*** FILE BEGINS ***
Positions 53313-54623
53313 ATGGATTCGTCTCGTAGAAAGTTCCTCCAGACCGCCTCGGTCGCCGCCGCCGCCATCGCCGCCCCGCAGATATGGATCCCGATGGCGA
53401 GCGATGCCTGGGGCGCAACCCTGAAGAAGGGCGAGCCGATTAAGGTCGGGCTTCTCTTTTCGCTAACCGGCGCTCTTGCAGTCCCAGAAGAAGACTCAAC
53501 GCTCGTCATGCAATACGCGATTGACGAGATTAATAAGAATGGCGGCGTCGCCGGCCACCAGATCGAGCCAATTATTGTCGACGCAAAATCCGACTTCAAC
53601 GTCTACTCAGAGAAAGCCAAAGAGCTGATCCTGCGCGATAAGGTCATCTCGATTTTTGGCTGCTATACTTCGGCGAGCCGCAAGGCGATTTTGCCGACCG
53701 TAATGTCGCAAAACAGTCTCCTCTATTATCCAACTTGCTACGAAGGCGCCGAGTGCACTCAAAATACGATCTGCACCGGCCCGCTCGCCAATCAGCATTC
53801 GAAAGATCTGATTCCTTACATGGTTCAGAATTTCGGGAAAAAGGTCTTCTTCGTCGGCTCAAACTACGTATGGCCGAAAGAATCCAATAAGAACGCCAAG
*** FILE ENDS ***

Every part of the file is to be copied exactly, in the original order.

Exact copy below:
Positions 53313-54623
53313 ATGGATTCGTCTCGTAGAAAGTTCCTCCAGACCGCCTCGGTCGCCGCCGCCGCCATCGCCGCCCCGCAGATATGGATCCCGATGGCGA
53401 GCGATGCCTGGGGCGCAACCCTGAAGAAGGGCGAGCCGATTAAGGTCGGGCTTCTCTTTTCGCTAACCGGCGCTCTTGCAGTCCCAGAAGAAGACTCAAC
53501 GCTCGTCATGCAATACGCGATTGACGAGATTAATAAGAATGGCGGCGTCGCCGGCCACCAGATCGAGCCAATTATTGTCGACGCAAAATCCGACTTCAAC
53601 GTCTACTCAGAGAAAGCCAAAGAGCTGATCCTGCGCGATAAGGTCATCTCGATTTTTGGCTGCTATACTTCGGCGAGCCGCAAGGCGATTTTGCCGACCG
53701 TAATGTCGCAAAACAGTCTCCTCTATTATCCAACTTGCTACGAAGGCGCCGAGTGCACTCAAAATACGATCTGCACCGGCCCGCTCGCCAATCAGCATTC
53801 GAAAGATCTGATTCCTTACATGGTTCAGAATTTCGGGAAAAAGGTCTTCTTCGTCGGCTCAAACTACGTATGGCCGAAAGAATCCAATAAGAACGCCAAG